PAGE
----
Docker Registry Design

First a little background; Docker is an open source platform designed to make applications ship in small footprint containers which are easy to maintain.  The idea is to speed up the development lifecycle and go to production more rapidly.  Docker helps to abstract the application from the underlying system environment.  This approach also makes it easier to build application images which can run anywhere.

The images need to be stored for use before execution somewhere, though.  That is where a Docker Registry comes in.  The registry is analogous to code source control (i.e. subversion or git).  Since we have three major environments (development, QA and production) we have a docker registry for each environment.

Now onto the fun part!  They say a picture is worth a thousand words.. let’s try:



There’s 40 words in our picture.  Close enough.. let’s explore this diagram in more detail and what led us to this design.


  • Minimizes Single Points of Failure (SPoF)

  • Reliable:  Be realistic that anything can fail at any time.

  • Easily maintainable: Well known technologies and no fancy tricks to slow down troubleshooting or recovery

A Deeper Look:

  • Load balancing and fault recovery from the user to the registry servers is fronted by anycast using ExaBGP.

  • The registry code runs natively, not in a docker container.  That means fewer pieces, fewer things to go wrong and fewer levels of unnecessary abstraction.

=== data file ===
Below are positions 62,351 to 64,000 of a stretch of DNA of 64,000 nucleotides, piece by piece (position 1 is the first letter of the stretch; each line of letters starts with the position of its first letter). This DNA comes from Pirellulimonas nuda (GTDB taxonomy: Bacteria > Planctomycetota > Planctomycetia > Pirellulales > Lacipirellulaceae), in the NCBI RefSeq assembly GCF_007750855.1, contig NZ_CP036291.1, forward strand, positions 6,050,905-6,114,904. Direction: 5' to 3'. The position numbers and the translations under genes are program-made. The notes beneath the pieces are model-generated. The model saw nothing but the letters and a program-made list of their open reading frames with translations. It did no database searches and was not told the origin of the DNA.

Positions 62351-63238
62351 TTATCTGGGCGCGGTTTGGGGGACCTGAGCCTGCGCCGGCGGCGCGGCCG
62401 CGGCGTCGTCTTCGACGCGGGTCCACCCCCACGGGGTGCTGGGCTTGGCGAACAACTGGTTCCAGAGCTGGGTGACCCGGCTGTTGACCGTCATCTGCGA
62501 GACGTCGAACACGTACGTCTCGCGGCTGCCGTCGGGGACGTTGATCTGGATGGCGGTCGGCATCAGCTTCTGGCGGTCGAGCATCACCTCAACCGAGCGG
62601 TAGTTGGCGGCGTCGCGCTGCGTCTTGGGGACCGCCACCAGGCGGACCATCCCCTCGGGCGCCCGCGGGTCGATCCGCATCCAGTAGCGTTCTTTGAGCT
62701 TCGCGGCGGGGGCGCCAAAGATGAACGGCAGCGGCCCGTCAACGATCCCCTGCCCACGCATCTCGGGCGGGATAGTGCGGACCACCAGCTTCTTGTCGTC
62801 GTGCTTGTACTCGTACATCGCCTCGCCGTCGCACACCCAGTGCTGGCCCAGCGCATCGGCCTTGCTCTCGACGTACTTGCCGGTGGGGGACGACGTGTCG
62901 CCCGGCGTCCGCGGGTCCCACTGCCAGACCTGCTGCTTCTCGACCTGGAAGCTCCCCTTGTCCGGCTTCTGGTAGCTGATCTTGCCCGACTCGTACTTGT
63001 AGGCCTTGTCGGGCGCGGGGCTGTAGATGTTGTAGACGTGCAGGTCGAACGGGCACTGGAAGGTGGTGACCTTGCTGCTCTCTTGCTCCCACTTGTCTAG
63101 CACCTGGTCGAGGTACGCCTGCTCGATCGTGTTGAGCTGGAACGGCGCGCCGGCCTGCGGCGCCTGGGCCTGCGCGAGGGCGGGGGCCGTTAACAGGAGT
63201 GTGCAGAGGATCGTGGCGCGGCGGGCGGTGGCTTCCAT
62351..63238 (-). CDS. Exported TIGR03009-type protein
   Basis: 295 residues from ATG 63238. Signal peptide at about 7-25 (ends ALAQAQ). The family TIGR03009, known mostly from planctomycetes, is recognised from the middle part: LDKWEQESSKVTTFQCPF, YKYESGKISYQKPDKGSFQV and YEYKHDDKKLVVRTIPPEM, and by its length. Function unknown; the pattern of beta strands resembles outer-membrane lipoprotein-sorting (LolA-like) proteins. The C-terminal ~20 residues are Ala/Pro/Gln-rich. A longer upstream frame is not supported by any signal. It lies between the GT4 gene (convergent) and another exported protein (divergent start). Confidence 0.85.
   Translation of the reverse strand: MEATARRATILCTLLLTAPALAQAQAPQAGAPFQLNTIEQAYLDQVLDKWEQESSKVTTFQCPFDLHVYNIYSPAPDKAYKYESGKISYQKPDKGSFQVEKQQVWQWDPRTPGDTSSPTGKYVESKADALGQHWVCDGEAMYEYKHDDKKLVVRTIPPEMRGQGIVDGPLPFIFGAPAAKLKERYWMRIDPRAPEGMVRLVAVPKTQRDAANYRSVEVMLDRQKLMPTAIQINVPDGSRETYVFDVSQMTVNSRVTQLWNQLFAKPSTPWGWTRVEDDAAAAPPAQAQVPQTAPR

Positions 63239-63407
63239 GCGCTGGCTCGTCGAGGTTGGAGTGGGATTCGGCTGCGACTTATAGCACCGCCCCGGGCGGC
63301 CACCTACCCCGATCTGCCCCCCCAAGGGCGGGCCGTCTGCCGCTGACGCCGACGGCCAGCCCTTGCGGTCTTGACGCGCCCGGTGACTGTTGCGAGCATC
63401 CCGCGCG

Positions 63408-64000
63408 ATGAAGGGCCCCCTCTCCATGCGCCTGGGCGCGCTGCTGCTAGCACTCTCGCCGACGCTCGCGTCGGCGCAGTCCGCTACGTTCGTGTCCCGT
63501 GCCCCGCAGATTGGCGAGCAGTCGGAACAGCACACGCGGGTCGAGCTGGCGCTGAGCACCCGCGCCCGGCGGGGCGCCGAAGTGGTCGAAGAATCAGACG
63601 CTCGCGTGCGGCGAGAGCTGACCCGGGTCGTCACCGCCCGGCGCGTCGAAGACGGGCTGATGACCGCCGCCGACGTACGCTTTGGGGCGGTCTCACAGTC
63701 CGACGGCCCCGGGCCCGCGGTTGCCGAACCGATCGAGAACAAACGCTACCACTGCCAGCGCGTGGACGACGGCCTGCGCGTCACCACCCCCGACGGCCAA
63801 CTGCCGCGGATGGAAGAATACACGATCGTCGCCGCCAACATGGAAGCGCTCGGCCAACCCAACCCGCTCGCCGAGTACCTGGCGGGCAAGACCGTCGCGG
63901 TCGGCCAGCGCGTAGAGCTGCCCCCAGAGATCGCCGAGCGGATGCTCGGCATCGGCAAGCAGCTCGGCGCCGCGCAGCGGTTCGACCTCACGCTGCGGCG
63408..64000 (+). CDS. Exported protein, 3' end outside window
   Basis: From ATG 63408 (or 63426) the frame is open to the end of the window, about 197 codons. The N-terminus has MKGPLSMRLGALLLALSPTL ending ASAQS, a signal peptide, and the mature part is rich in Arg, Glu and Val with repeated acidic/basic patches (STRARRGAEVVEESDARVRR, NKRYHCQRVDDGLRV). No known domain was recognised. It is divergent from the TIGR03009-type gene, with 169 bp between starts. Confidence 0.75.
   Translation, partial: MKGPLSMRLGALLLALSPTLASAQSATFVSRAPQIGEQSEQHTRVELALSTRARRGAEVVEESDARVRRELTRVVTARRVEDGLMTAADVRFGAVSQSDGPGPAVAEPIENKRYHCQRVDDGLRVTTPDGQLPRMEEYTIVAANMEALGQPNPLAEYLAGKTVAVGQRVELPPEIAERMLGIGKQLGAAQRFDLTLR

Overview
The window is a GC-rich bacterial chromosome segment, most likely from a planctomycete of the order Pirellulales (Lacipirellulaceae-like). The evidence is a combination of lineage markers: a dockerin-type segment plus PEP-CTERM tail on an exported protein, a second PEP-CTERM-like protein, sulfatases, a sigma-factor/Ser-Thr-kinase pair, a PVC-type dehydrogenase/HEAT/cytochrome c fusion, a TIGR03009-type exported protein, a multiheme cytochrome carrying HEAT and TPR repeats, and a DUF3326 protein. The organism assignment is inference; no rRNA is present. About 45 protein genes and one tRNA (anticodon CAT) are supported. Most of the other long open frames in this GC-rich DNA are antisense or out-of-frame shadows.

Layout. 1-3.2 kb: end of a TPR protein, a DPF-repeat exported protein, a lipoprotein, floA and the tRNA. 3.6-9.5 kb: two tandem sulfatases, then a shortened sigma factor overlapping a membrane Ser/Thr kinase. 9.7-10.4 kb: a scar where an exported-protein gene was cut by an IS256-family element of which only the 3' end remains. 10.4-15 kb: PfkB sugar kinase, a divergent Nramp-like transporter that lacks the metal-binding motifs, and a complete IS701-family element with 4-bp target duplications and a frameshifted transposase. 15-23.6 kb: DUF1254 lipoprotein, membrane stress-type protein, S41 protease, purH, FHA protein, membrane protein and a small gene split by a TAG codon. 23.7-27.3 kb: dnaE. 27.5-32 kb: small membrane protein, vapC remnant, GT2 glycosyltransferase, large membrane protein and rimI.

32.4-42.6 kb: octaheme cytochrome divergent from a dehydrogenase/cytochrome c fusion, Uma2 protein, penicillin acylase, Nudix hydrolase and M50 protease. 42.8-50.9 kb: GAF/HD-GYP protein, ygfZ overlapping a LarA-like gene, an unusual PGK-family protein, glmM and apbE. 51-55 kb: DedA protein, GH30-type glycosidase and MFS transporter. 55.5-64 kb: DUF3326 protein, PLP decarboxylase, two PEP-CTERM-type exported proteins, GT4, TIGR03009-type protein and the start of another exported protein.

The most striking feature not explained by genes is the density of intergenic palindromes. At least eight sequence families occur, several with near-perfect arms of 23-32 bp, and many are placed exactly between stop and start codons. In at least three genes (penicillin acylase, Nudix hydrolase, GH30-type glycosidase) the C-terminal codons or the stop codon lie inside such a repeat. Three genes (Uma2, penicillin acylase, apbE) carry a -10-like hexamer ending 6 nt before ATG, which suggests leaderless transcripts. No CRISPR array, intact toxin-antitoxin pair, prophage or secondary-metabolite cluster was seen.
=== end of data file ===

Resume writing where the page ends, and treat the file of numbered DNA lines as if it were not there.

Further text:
• The Search HA Interface is a classic heartbeat managed virtual IP backed with two MySQL databases which replicate to each other.

  • The storage layer is Gluster with three replicas.

There was skepticism about using the Gluster distributed filesystem, as a storage backend when I raised this issue with my colleagues at meetups and tech talks.  However, we went this route because Gluster is more easily administered, maintainable and recoverable than object storage systems.

We looked into Amazon S3, but didn’t like the transit cost.  It also meant more components could go wrong (S3 itself, Internet connectivity or our border network equipment) and violate the SPoF and reliability specifications.  In practice, our Gluster storage clusters have been running well and within acceptable service level targets.

For companies such as ours where we have knowledge and resources to invest internally, this is a great solution.  It enables us to provide a reliable service to our peers and consumers within our company and ultimately to our customers.

Feel free to submit your questions or comments below regarding Dockery registry and how you can incorporate it on your own.